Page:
At this time, campus assignments are as follows. Penalty appeals cases are worked in Fresno, Brookhaven and Memphis. S-docketed cases are worked in Fresno, Cincinnati, Memphis and Brookhaven.  Non-docketed cases including claims are worked in Fresno, Brookhaven and Memphis, and innocent spouse cases as some of you may have discovered come out of Cincinnati service center.

What is considered in appeals?

You think of such things as what was the level of the taxpayer’s education, what was their compliance history, and had they had any previous tax or penalty experience? Another point the appeals officer would be considering would be reliance on professional advice.  To satisfy the requirement of ordinary business care and prudence through reasonable reliance the taxpayer must demonstrate the adviser had sufficient expertise to justify that reliance. Necessary and accurate information was provided to the adviser. There was good faith reliance by the taxpayer on the tax adviser’s judgment.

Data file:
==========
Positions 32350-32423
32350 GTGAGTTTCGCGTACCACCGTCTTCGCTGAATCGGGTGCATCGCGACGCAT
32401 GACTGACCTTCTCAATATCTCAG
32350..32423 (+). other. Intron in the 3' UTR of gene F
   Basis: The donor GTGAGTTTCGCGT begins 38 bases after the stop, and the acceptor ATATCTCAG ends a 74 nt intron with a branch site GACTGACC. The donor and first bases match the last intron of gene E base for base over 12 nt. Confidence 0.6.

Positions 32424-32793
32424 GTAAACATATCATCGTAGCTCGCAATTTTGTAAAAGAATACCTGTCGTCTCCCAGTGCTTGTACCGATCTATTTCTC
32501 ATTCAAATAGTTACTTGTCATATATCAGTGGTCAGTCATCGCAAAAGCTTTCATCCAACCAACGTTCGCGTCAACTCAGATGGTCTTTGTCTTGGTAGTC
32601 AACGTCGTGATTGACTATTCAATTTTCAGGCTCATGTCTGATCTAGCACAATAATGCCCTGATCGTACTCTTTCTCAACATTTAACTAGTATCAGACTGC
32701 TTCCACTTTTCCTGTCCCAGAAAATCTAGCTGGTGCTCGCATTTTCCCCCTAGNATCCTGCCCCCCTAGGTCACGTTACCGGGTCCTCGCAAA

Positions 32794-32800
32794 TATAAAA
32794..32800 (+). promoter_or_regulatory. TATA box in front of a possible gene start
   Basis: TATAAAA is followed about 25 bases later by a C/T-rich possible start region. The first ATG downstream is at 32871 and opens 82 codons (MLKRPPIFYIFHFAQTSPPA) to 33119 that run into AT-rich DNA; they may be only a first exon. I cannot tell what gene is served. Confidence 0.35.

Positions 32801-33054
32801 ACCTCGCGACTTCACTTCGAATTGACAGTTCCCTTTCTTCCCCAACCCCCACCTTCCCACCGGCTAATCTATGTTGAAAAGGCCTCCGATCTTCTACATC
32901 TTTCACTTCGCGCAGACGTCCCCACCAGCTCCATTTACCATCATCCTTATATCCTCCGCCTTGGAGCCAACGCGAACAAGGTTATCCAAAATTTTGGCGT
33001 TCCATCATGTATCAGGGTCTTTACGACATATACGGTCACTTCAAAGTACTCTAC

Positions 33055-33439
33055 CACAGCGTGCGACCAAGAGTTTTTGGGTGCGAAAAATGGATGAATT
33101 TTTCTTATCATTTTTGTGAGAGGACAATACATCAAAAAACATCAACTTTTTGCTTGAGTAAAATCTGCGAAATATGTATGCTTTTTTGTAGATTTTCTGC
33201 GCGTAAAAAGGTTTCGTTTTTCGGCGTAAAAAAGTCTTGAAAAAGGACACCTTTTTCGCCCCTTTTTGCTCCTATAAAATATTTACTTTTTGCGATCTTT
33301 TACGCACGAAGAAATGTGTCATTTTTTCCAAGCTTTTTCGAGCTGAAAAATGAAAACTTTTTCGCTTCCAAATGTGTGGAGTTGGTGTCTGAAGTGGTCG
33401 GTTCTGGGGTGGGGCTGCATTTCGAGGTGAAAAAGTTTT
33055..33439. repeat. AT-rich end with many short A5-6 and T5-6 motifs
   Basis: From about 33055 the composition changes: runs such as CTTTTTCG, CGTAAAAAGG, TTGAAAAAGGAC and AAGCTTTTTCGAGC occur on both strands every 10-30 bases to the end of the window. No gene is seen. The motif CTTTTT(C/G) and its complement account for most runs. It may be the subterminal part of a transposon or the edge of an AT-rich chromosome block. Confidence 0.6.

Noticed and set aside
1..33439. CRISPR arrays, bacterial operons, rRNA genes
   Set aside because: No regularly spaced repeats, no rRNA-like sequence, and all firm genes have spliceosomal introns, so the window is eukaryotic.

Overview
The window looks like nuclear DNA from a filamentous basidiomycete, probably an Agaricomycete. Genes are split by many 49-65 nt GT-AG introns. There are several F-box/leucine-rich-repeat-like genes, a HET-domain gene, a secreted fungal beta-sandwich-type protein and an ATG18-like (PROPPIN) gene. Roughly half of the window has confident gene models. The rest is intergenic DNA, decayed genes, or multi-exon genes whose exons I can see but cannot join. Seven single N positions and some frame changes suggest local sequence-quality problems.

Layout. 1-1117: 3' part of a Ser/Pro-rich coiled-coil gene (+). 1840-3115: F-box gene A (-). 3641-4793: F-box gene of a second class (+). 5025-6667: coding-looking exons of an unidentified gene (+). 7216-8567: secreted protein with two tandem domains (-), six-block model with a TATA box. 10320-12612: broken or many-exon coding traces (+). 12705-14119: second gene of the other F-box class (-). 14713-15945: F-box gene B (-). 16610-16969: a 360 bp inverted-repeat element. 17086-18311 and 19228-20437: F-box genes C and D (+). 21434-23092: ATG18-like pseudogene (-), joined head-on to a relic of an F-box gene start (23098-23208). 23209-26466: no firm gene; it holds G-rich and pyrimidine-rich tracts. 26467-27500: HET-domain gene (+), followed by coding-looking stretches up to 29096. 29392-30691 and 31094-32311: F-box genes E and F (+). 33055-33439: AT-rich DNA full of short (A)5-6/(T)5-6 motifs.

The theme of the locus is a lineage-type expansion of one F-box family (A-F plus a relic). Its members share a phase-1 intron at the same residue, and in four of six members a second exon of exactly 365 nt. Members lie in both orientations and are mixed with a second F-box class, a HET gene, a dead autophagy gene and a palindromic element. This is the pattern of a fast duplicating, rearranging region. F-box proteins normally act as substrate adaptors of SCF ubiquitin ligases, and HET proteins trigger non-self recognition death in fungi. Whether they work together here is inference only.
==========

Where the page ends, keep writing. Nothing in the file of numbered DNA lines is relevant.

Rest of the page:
Appeals Officers consider the following in rendering a determination.


Each case is judged on its own merits. The hazards of litigation are weighed. That is they’re thinking about what would happen if this case were litigated. Whether the taxpayer exercised ordinary business care and prudence but still was unable to comply with the obligation. The credibility of written and oral testimony of the tax practitioner as well as the taxpayer.